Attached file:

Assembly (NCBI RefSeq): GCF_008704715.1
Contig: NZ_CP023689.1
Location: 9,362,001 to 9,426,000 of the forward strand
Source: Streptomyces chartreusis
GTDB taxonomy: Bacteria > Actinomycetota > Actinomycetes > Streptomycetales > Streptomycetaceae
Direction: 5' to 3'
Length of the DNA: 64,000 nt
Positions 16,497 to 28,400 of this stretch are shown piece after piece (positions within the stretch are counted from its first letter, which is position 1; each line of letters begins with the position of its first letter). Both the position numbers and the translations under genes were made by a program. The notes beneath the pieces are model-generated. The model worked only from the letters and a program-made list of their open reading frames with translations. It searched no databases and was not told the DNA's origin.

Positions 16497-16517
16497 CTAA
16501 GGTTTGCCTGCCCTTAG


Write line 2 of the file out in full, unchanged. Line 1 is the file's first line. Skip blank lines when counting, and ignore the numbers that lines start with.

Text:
Contig: NZ_CP023689.1